From Queen’s Head, right along B184 (‘Dunmow’). In 30 m, left (fingerpost/FP), diagonally left across field; left through hedge gap (569072; green arrow ‘Epping Forest Countrycare’/EFC). Keep hedge on right for 4 fields (stile, yellow arrow/YA) to reach a cross path by stile. Right (565072; EFC); then bear left through jungly bit to meet gravel byway (565075; ‘Three Forest Way’ on map, unmarked on ground). Left (red arrow), following byway for ¾ mile past Malting Farm and Green’s Farm to road at Claydon’s Green (566086). Dogleg left and right across road and on (FP) along hedge. Through next hedge gap; left, with hedge on left, aiming for right side of Butthatch Wood. In 150 m ignore YA pointing right; in another 50 m, right (567090, YA) to wood (569093); follow its nearer edge (YAs). At top end of wood, left (YA); in 50 m, right (570096) across 2 fields. Halfway across 2nd one, 100 m before barn, turn right (570100) on path; through hedge and on (YA) to B184 (574099). Left for 200 m; opposite end of road (‘Woodend’), turn right (576100, ‘St Botolph’s Church’) down stony lane to church (578097).

Return up lane. 150 m from church, right (578099; YA) towards pink house. At road, right (581099); in 50 m, left (FP) and follow field edge with hedge on left. In 500 m, at field end with footbridge on left, bear right (587098) across field, then on with hedge on left, aiming for 5 tall poplars in far hedge, with house on their right. Aim left of poplars, ignoring kissing gate on left, to YA post in far corner (589092). Pass it, and turn right along lake; through car park, past ‘Birds Green Fishery’ notice; follow drive to road (589089). Left to cross Shellow Bridge; immediately right (FP) along field edge with River Roding on right. Along right edge of copse (588088; YA); bear half left and follow posts and YAs for ⅔ mile across fields to road at Miller’s Green (589078).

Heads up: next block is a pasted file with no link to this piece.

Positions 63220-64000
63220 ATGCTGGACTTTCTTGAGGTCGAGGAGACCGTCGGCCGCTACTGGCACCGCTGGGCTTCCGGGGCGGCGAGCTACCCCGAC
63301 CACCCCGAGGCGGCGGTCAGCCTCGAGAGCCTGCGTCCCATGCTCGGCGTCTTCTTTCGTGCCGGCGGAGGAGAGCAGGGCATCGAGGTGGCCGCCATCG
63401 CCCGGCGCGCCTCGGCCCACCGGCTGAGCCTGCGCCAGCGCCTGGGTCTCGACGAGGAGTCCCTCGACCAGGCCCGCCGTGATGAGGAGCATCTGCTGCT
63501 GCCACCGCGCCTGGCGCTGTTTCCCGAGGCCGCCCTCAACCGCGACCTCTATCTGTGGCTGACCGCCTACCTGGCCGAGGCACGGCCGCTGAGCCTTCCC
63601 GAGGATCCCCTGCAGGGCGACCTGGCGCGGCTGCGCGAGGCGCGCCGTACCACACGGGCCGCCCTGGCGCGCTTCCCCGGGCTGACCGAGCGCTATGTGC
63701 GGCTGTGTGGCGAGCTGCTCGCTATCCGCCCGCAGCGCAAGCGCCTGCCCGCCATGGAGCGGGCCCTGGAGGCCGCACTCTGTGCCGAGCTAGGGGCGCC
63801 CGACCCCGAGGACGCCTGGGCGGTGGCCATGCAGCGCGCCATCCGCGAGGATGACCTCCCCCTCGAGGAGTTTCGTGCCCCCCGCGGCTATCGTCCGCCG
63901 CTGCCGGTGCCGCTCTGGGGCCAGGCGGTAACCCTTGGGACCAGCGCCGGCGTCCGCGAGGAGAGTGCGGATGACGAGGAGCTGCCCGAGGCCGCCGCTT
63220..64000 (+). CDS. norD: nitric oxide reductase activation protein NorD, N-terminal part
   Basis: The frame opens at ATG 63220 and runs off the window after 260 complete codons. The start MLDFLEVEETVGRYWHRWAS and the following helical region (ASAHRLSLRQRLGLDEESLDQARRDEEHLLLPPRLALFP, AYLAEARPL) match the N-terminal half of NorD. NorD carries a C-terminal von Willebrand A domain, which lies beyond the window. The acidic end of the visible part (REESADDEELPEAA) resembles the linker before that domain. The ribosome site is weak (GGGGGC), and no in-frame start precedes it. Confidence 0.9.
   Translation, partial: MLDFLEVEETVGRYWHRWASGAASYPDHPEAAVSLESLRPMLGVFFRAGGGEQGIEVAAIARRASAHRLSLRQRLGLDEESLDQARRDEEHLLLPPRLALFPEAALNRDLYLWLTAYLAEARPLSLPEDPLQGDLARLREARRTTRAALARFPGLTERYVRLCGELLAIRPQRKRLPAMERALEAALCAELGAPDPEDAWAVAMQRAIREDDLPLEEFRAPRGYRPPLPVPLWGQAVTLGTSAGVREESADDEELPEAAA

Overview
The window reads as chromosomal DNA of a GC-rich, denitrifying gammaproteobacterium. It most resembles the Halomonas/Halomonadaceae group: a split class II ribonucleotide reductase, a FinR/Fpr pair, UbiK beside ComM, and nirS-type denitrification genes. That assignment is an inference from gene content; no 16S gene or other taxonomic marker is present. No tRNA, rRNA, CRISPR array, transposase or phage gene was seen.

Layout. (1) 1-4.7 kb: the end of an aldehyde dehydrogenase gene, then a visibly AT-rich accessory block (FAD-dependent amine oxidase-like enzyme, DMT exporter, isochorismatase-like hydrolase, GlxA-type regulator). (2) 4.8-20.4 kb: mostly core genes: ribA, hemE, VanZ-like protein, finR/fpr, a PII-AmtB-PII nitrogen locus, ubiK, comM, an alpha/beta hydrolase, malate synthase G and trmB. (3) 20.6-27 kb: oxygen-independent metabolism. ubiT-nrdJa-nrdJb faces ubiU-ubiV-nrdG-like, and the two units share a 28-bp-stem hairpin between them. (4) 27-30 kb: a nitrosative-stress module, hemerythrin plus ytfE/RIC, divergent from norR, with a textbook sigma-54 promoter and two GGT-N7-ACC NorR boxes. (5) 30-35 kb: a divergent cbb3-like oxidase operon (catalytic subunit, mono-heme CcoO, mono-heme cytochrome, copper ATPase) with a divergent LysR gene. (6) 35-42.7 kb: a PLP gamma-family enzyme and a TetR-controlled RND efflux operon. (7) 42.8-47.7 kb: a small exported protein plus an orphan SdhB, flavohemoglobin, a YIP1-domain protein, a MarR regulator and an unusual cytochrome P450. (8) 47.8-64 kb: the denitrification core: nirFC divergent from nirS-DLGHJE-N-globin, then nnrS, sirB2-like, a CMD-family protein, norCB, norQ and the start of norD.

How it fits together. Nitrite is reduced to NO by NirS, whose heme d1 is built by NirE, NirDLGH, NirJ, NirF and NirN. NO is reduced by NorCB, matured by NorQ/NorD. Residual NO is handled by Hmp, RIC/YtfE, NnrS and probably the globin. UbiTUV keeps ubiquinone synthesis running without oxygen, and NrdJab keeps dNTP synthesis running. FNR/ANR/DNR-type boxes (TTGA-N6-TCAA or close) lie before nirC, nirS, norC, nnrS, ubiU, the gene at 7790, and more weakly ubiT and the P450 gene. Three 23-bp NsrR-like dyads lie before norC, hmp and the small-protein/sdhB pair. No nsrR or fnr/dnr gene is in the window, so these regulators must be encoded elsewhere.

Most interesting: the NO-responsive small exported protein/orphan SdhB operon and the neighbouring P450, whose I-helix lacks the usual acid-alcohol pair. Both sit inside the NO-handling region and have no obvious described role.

Right for 200 m; at sharp right bend, ahead down drive (588077; FP). Keep right of house, with hedge between you and it, across grass, past YA and on. Bear round right side of field (Essex Way/EW); in 50 m, right across bridge (588075). Cross field to post; left to road (EW, YA). Left, round sharp left bend; right (586071, EW) across fields for 700 m to road (580068). Left for 50 m; right (FP), keeping left of house and following grassy path. In ¼ mile, dogleg right and then left (576070) through hedge (YAs). Pass some weatherboarded houses; cross EFC path (green arrow) and continue across River Roding (573070). On far side, 2 YAs; follow left-hand one, with hedge soon on your right. At road (571071), left to pub.

LUNCH: Queen’s Head, Fyfield (01277-899231; – deservedly popular village watering hole

INFO: Chelmsford TIC (01245-283400);

 Posted by at 07:40

  3 Responses to “Fyfield and Roding Valley, Essex”

  1. My account of Christopher Somerville’s lovely walk can be found here: . His map would have been useful when we did it!

    • Dear Hamer the Framer,

      What a lovely account! I am SO pleased you did this walk and enjoyed it on what was obviously a beautiful day. Yes, a map is always kind of helpful! … but I’ve left mine at home on more than one occasion, too, so I can empathise. Those Essex farmers aren’t always all that helpful at keeping waymarks and paths clear. But this is a really lovely bit of country, and it gives me great pleasure to think of you out there and amongst it.